Wednesday, May 8, 2013

Erik Parker

I recently visited Erik Parker's gorgeous Williamsburg studio. 
Erik has a gift for storytelling. His expansive breadth of inventiveness creates the impression that anything can and will happen within these paintings.
The exuberant humor and the fantasy-based surrealism in Erik's paintings reminded me immediately of the Chicago Imagists. The way in which Erik utilizes the visual complexity found in the vernacular of pop culture is also reminiscent of the movement. Erik and I discussed our kinship with the Chicago Imagists and we spent some time looking at his elegant Ray Yoshida catalogue. Since I grew up in Chicago and studied under Barbara Rossi while I was at the Art Institute, I feel strongly connected to the Imagists.
The Imagists' defiant sense of autonomy seems so thoroughly Midwestern to me, now that I've spent some time living in the East Coast. Chicago's visual culture is saturated by the Imagists, and I remember always being immersed in their aesthetic, whether I was seeing Karl Wirsum's mural, PlugBug, on a daily basis, or looking at the Jim Nutts at the MCA. During lunch breaks as a student, I used to visit the hauntingly beautiful Ed Paschke, that hung, of all places, in the Modernist furniture section of the Art Institute. With Paschke's highly individualized and otherworldly palette as well as his bizarre sense of subject matter, it's interesting to consider how much of an impact he had on his most famous student and assistant, Jeff Koons.
Many of Erik's stylizations have a nostalgic quality that seems to share an affinity with the golden era of animation. However, Erik disrupts the nostalgic aspects of the imagery, by introducing bright, pulsating color as well as incorporating collage elements that reference a more recent time in the history of pop culture. By mixing references to various time periods, Erik creates an idea of time in which elements from the past and present simultaneously coexist.
All of Erik's work has a sense of rhythm and movement, even when it is not referencing animation directly. This is an edition from a series of prints that Erik has been working on. Each of the prints in this series has individual elements  and colors that separates it from all of the other prints. Each print is a one of a kind, in its own right!
Erik's work shares a history with the grotesque, which can even be traced as far back as ancient times.  During the beginning of the Renaissance, Europeans tried to emulate the neatly contrived, Apollonian tenets of Greek Classicism into their own art. Later on during the Renaissance, ancient Greek carvings were discovered in the grottoes, that entirely undermined the idea that the Greeks were only invested in Classicism, which in turn forced the Europeans to rethink their simplistic conceptions of ancient  Greek culture. The discovery of these splendidly wild and humorous carvings of animal headed beings fucking, eating, and celebrating corporeal reality defied any prescribed conventions of figuration, as well as perspective and space.  These carvings seemed to follow their own internal logic,and embraced a  Dionysian sense of excess.  The word "grotesque," was taken from the root word "grotto," and is used to describe all work that contains incantations of the chthonic.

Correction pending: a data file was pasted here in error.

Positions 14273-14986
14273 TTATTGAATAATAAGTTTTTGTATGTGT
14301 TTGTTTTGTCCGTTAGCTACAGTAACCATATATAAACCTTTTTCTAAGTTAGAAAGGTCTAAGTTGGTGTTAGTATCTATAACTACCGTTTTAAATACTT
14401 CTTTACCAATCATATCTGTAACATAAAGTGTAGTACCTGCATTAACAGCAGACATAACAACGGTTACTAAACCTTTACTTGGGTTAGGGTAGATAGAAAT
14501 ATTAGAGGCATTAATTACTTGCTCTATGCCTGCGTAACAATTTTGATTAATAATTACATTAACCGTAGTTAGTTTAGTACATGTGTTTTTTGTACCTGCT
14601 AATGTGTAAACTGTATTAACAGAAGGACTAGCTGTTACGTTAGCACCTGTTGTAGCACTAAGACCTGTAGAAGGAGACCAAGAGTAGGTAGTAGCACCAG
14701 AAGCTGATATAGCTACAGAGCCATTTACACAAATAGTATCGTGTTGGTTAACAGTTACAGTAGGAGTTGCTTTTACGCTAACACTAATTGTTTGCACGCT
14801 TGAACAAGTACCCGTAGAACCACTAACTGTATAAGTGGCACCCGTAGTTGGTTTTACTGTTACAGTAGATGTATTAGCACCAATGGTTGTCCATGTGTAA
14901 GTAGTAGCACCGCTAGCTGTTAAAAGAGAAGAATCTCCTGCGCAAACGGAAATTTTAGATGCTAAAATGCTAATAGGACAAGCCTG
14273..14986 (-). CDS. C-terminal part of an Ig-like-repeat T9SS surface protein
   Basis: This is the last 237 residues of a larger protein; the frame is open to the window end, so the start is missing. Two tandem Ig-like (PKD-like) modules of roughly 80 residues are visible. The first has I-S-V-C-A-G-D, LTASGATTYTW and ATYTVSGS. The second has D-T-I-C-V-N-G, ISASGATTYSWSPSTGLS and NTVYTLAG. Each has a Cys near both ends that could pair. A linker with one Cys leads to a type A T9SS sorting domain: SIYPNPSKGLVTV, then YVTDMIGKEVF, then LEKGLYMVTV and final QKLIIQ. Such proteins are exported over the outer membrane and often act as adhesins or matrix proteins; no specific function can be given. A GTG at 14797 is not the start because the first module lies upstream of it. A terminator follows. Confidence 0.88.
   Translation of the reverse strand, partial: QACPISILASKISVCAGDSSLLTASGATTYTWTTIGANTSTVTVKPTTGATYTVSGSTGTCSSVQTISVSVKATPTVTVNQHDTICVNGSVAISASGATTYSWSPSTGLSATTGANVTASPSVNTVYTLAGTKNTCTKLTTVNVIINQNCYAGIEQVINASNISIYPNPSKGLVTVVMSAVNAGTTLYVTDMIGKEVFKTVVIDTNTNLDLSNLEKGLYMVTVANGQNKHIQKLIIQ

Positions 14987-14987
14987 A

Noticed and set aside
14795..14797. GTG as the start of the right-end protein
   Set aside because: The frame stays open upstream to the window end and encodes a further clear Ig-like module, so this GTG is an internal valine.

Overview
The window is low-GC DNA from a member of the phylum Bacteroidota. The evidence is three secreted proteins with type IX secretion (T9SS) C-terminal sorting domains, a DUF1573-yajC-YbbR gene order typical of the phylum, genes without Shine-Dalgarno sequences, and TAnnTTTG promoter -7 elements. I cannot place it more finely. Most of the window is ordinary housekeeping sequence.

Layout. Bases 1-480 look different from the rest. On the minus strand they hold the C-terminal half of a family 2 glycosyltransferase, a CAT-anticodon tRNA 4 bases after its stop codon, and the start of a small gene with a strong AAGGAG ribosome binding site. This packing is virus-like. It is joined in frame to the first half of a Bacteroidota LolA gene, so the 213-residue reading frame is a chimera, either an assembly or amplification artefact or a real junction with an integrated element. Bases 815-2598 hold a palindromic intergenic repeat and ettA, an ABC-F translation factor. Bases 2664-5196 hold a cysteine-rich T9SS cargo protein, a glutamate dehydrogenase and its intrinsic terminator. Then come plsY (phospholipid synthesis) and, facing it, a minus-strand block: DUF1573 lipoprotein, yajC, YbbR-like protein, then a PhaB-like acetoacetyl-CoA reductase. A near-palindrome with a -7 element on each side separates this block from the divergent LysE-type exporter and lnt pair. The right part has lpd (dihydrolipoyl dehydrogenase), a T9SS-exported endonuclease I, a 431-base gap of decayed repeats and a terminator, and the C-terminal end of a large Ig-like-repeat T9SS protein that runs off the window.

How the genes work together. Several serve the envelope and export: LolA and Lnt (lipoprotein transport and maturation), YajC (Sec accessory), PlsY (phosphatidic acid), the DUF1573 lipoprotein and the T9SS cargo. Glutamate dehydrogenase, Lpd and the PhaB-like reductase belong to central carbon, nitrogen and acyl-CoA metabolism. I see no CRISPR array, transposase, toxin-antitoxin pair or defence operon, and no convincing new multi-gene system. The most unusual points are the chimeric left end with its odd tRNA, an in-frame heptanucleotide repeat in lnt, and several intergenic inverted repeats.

This is a detail from the painting below. I love the contrast between the matte and shiny paint and the way that Erik painted the water. The decision to include a vista in the upper left hand corner made me think of Titian, since he often did that in his paintings of odalisques.
This painting was still in progress when I visited Erik's studio. Notions of Utopia are conjured up in many of Erik's paintings. The cool and lonely desolation of the room is contrasted by the boundless, warm hues of paradise, that seep in and break through in the periphery. That's the most literal interpretation of this painting, it can also be viewed as a dream sequence, or as a metaphor for the self, contrasting the internal world of the individual with the external world that contains everything else. This painting has a personal, anthropomorphic quality. The room seems to be human and alive although the antiquated television, that operates like a brain, appears to be numb and detached, despite being the most specific and complex object in the painting. It seems as though the beauty of the external world  will never infiltrate the cool emptiness of the room.